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 OJEMD  Vol.10 No.8 , August 2020
Exercise as Component of Standard Diabetes Management, the Challenges to Improve Performance among Sudanese Type 2 Diabetes
Abstract: Background: Exercise is important component of diabetes management. Regular exercise improves blood glucose, reduces hazard of cardiovascular diseases, decreases weight, increases insulin sensitivity and strengthens patients’ general health. Regular exercise can prevent or delay type 2 diabetes in those of high-risk populations. Although there are great benefits of regular exercise, unfortunately majority of people with type 2 diabetes are not active. Objectives: The main goal of this study was to assess patients adherence to regular exercise among type 2 diabetes Mellitus (T2DM) attending Ribat University Hospital Diabetic Clinic (RUHDC) Khartoum state, Sudan. Methods: Analytical cross sectional hospital based study was carried out among 351 patients from August 2012 to February 2013. Structured questionnaire and patients cards were used to collect data. Results: Out of 351 patients, female were 65.8% and male 34.2%. Patients older than 60 years 48.4%, illiterate 21.0%, only 44.2% had basic educational level, house wife 56.1% and retired 18.5%. Majority had irregular exercise program (80.1%), 12.1% specified lack of time whilst 87.9% did not specify any other reasons as barrier for regular exercise “no reason”. Daily activity was the main type of physical activity (59.8%). Although insignificant, irregular exercise was higher among female patients, their age above 60 years, patients had low education levels and those had financial problems. Conclusion: Regular exercise was low in this study. Lack of time, female, patients older than 60 years, had low education levels, and had financial problems, which were the main barriers of regular exercise. Family support, tailored patients’ education and reduction of patients’ use of technology and modern living can improve the patients’ activity.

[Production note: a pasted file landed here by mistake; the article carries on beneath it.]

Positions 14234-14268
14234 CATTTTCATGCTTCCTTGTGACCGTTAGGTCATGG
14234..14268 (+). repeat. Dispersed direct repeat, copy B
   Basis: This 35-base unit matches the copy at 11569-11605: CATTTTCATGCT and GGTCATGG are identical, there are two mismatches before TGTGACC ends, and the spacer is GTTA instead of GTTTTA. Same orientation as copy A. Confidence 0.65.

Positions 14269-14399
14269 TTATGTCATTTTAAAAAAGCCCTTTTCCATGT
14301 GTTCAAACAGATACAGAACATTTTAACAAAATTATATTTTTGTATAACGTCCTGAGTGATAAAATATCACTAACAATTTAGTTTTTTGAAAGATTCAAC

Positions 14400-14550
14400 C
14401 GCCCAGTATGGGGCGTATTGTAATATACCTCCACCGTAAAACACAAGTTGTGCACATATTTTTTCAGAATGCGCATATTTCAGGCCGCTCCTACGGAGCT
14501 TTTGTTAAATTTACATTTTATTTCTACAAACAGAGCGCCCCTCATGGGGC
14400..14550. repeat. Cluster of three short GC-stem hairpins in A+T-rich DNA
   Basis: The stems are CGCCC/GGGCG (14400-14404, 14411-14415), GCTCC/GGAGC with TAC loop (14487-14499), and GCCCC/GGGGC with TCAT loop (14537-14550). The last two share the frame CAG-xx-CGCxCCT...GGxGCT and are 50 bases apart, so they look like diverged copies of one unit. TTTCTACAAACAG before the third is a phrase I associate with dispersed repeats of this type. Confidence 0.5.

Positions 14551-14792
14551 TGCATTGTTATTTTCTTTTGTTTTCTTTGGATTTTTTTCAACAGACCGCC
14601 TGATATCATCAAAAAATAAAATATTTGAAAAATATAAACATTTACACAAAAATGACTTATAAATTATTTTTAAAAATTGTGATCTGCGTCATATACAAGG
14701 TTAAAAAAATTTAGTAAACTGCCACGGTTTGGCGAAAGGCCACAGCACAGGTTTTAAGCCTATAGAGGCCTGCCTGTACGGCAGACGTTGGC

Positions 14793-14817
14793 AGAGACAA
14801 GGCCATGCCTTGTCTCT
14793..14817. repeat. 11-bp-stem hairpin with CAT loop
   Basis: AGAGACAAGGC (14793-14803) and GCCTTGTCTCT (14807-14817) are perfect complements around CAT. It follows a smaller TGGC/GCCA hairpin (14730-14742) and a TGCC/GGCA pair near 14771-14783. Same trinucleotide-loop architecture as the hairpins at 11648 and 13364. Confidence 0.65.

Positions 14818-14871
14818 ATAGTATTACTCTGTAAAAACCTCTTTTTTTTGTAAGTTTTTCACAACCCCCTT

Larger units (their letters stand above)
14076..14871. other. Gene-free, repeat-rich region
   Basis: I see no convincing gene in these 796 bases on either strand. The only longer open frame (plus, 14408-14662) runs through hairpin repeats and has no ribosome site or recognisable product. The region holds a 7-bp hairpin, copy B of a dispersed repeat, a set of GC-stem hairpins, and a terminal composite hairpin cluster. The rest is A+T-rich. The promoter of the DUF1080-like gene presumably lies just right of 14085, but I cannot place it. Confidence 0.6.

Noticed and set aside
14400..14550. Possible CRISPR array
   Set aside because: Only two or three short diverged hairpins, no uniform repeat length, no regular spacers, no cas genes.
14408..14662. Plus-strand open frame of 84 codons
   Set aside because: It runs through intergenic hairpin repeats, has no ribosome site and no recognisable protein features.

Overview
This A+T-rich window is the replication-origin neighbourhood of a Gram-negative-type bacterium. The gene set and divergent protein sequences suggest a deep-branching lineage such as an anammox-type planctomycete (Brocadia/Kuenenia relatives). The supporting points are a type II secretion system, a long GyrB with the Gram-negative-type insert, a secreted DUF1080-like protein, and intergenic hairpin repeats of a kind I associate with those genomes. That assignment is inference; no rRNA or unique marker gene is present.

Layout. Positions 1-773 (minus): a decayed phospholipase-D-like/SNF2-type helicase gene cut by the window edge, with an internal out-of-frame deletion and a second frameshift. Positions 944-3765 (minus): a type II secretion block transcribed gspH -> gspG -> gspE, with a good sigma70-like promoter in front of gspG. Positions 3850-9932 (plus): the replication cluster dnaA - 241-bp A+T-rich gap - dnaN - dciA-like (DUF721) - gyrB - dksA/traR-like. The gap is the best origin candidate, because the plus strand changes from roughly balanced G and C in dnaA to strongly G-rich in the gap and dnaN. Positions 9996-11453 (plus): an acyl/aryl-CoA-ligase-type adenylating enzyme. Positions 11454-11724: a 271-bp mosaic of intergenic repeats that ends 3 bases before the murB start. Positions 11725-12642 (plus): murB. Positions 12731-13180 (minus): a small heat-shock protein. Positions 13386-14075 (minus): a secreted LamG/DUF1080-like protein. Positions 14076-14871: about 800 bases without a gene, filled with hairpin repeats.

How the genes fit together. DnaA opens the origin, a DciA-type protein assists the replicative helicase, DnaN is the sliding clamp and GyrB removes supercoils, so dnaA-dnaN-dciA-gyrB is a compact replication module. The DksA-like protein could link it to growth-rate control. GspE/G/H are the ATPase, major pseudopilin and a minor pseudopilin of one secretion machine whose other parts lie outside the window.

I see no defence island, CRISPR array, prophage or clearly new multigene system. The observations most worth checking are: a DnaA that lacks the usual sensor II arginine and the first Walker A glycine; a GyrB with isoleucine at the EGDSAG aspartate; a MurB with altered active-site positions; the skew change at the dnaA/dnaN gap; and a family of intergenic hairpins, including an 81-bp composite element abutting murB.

1. Introduction

Standard behavior management [1] and psychological well-being in patients with diabetes are fundamental challenge to achieve the recommended goals of diabetes [2]. The standard diabetes management is based on patient-centered approach; encompasses diabetes self-management education and support (DSMES), medical nutrition therapy (MNT), regular physical activity, smoking cessation counseling when needed, and psychosocial care.

Physical activity is the widened terminology that is identified as any body movement resulting from muscle contraction and causes energy expenditure above the basal metabolic level. Physical activity encompasses all activities and the individuals can carry out during the day such as occupational, household, travelling, sport, playing etc [3]. On the other hand, exercise is planned and structured physical activity [4] and considered as subdivision of physical activity, whilst in some references, physical activity and exercise are used interchangeably [5]. Exercise is an important component of standard diabetes management and it is proved that regular exercise improves blood glucose [6], protects against hazard of cardiovascular diseases, effectively reduces weight [7], increase insulin sensitivity and strengthens patients’ general health [8]. Moreover, regular exercise can prevent or delay type 2 DM in those of high risk populations [9]. Conversely, physical inactivity is main reason of chronic diseases such as type 2 DM, coronary heart diseases, breast and colon cancer, and shortens life expectancy [10]. Although there are great benefits of regular exercise, unfortunately majority of people with type 2 diabetes are not active [11]. Frequency and type of exercise program should be stated after complete evaluation of diabetic patient health.

There are many types of exercise such as aerobic, resistance (strength), balance and flexibility (stretching) exercise. The American College of Sports Medicine (ACSM) defines aerobic exercise as any activity that uses large muscle groups, can do continuously and as rhythmic pattern. Examples of aerobic exercise encompass cycling, hiking, long distance running, swimming and walking [12] Resistance exercise, such as pushups and lifting light an objects, are prescribed to increase strength and enlarge muscle mass [13]. Flexibility exercise such as high knees and back kicks is useful to enhance joints to be more flexible, and prevent stiffness. Flexibility exercise can be more beneficial for patients with type 2 DM who may not be able to perform other physical activities due to secondary complications such as, neuropathies, hypertension, and limb amputation [14] etc. Balance exercise such as walking on one leg at a time and walking backwards or sideways helps individuals to keep balance and prevents from falling down.